There are many safety measures in the construction industry that are basic and obvious enough that you likely don’t need to be made aware of them. Hard hats to avoid head trauma and safety glasses to protect your eyes, for example. 

 

However, when you’re on the job, there’s a good chance that you’re doing some things that may not seem unsafe, yet could cause some serious problems. 

 

One safety practice that often gets overlooked is tethering your tools. The question is: When should you actually be tethering your tools, and when is the practice unnecessary?

 

We’ve written this article specifically to answer that question and cover some of the safety hazards associated with leaving your tools untethered. 

 

When Is Tool Tethering Necessary?

Obviously, tethering your tools isn’t necessary when you’re on the ground. Tool tethering is a safety practice used to avoid injury or even fatalities from tools and other objects falling from great heights. In fact, in 2019, the US Bureau of Labor recorded 241 deaths from falling objects or equipment. 

 

The question is: How high is too high to go without tethering your tools?

 

Well, a general rule of thumb is that the higher up you are, the more dangerous even the smallest of tools can be. 

 

Take an adjustable wrench, for example. It’s got some weight to it but typically isn’t seen as an overly dangerous tool. Once you drop it from 30 feet up, however, it can make filing an injury report necessary. 

At 60 feet, that same wrench will likely cause a trip to the emergency room. 

90 feet is where things get really deadly. A tool under one pound dropping from that extreme height can be fatal. 

 

Male architect at a construction site looking happy

Causing bodily harm isn’t the only reason to tether your tools, either. There are a few other scenarios that call for tool tethering, such as:

  • Working over machinery that could be damaged by falling tools
  • Working above an area that could be dangerous if a tool falls into it
  • When you need to make sure you leave no tools behind 
  • Avoiding damage to essential tools from drops

There are also two different procedures that aim to control tools or other materials being left behind in dangerous areas: FOD (Foreign Object Debris) and FME (Foreign Material Exclusion). Tethering your tools is a necessary safety precaution to stay compliant with these two procedures and keep foreign objects out of areas where they could become a safety hazard or could damage property.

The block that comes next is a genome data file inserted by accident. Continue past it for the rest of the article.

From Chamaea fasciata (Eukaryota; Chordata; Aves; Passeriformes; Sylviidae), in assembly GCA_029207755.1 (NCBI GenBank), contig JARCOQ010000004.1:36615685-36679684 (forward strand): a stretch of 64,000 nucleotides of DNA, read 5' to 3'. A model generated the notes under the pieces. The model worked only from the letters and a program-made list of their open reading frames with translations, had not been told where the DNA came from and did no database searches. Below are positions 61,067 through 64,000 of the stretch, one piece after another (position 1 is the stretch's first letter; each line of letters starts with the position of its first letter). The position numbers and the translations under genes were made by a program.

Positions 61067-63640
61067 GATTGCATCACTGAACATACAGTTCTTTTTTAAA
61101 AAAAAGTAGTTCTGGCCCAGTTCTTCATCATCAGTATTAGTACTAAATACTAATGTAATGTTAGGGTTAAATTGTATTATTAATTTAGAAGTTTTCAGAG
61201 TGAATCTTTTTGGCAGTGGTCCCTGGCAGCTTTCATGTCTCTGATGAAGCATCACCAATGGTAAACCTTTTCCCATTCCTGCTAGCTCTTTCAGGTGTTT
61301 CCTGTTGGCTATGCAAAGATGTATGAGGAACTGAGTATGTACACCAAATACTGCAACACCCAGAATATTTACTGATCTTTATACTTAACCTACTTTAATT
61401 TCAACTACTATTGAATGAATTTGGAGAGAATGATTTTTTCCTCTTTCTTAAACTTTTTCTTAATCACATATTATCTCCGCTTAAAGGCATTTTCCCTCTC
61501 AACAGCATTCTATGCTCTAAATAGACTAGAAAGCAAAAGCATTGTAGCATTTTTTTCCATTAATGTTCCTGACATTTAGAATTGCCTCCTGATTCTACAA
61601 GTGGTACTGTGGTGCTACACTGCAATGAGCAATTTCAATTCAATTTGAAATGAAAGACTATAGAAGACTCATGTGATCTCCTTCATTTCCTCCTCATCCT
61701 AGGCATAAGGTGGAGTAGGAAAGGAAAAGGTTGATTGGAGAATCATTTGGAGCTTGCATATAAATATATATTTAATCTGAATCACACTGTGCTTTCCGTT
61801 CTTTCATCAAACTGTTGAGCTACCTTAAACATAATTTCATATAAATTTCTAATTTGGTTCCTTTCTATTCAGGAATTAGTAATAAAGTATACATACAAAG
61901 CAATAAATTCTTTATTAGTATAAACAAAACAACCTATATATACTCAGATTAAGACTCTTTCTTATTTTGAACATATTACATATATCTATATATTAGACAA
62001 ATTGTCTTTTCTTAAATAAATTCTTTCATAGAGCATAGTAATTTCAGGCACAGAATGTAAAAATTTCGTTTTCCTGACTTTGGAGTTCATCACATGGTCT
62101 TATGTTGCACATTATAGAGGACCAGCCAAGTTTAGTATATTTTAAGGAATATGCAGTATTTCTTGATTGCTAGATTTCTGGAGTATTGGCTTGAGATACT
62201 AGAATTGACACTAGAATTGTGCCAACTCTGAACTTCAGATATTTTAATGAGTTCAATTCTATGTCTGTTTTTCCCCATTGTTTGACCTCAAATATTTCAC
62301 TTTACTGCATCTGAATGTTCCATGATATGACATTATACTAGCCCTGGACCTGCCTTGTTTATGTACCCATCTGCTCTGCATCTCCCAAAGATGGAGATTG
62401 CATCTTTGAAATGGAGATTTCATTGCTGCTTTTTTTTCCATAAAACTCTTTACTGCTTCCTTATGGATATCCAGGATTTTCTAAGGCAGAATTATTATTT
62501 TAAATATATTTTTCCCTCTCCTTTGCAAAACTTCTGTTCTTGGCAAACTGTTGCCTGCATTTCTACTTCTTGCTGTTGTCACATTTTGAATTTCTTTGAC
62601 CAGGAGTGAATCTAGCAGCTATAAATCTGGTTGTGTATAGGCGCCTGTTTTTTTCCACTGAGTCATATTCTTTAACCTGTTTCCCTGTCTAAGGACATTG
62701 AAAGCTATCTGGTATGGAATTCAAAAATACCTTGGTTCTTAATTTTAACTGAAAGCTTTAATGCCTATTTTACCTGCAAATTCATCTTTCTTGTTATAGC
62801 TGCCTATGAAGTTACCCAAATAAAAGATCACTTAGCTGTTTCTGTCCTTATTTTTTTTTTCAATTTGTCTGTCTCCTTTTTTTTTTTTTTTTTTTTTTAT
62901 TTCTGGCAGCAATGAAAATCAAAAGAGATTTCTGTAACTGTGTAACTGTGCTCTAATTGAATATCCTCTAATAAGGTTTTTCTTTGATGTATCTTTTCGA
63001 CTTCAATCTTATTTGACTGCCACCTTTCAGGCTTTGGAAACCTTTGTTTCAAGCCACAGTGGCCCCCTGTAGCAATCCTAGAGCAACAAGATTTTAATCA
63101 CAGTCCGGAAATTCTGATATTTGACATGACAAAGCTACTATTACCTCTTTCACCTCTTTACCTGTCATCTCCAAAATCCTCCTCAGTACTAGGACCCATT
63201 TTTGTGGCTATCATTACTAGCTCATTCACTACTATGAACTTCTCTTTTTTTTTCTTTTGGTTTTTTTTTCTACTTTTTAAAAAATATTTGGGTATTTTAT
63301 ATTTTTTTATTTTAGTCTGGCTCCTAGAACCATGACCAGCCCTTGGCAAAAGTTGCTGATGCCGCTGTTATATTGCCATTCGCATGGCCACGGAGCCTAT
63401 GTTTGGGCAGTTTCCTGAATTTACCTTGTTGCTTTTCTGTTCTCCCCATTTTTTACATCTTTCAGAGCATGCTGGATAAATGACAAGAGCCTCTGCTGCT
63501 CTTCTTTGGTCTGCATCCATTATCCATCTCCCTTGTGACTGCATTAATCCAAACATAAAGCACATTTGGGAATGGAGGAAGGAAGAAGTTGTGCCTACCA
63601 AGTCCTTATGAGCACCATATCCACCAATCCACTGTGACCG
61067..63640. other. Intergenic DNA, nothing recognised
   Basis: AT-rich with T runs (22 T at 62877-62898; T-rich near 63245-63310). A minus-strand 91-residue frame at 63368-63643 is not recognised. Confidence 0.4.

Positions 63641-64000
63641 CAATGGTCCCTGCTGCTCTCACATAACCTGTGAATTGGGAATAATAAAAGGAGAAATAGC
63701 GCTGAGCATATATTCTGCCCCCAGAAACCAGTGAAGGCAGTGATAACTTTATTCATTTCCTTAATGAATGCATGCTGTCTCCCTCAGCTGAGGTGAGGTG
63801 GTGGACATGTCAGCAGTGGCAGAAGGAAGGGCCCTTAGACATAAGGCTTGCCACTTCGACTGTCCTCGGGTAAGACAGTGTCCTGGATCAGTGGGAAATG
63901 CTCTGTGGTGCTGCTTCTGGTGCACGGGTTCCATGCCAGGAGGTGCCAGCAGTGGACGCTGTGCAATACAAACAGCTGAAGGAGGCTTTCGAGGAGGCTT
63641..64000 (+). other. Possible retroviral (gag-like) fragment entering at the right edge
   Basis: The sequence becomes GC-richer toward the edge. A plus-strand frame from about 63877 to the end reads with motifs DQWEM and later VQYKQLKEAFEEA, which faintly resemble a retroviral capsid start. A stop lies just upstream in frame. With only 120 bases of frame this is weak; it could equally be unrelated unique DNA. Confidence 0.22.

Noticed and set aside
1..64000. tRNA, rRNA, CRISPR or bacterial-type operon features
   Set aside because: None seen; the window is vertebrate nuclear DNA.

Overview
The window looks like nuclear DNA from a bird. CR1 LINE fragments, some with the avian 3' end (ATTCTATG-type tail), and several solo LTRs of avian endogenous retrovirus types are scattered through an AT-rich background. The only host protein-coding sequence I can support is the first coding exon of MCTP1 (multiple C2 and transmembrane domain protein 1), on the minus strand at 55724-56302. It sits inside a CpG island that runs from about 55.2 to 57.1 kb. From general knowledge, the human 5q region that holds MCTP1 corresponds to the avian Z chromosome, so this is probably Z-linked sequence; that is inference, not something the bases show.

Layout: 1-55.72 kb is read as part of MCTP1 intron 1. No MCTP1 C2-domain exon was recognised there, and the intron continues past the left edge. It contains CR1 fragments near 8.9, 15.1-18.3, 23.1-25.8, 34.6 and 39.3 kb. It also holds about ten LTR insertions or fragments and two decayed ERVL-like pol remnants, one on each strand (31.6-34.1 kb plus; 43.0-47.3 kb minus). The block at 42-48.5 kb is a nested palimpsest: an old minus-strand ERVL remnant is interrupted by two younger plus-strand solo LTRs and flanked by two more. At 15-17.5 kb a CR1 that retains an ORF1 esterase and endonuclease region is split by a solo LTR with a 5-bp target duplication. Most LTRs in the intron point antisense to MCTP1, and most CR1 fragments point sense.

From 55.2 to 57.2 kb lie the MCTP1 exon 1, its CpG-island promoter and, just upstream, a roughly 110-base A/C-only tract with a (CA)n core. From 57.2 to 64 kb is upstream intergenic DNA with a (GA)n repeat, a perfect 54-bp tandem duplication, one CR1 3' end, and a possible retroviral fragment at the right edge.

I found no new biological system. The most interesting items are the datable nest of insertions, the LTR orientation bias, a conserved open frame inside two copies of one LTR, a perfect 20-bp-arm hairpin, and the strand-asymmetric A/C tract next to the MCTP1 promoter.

Conditions That Can Cause Dropped Tools

Some people might say: “I don’t need to tether, I’ve got a firm grip. I won’t drop my tools.”

Thinking this way can be incredibly dangerous.

 

There’s more to dropping tools than simply losing your grip. Even if you’re focused and grip everything tightly, there are several different elements that can facilitate the dropping of a tool when not tethered, including:

  • Inclement weather
  • Fatigue
  • Stress
  • Interference from other equipment
  • A sudden loss of balance

While tethering your tools may seem like a burden for someone who has never dropped a tool before, it’s always better to be safe than sorry. Knowing when to tether your tools is one thing, but actually choosing to do so means fewer injuries, and in some cases, prevents fatalities.

 

Conclusion

To summarize, tool tethering as a safety precaution may not be as obvious as wearing a hard hat or safety glasses, but with the number of injuries and deaths caused by falling tools, it’s a practice that needs to be taken seriously. 

 

There are many different conditions that can cause dropped tools, ranging from weather to simple fatigue. Why take that chance? Now that you know when to tether your tools, put it into practice, and ensure that your job sites are always as safe as they can be. 

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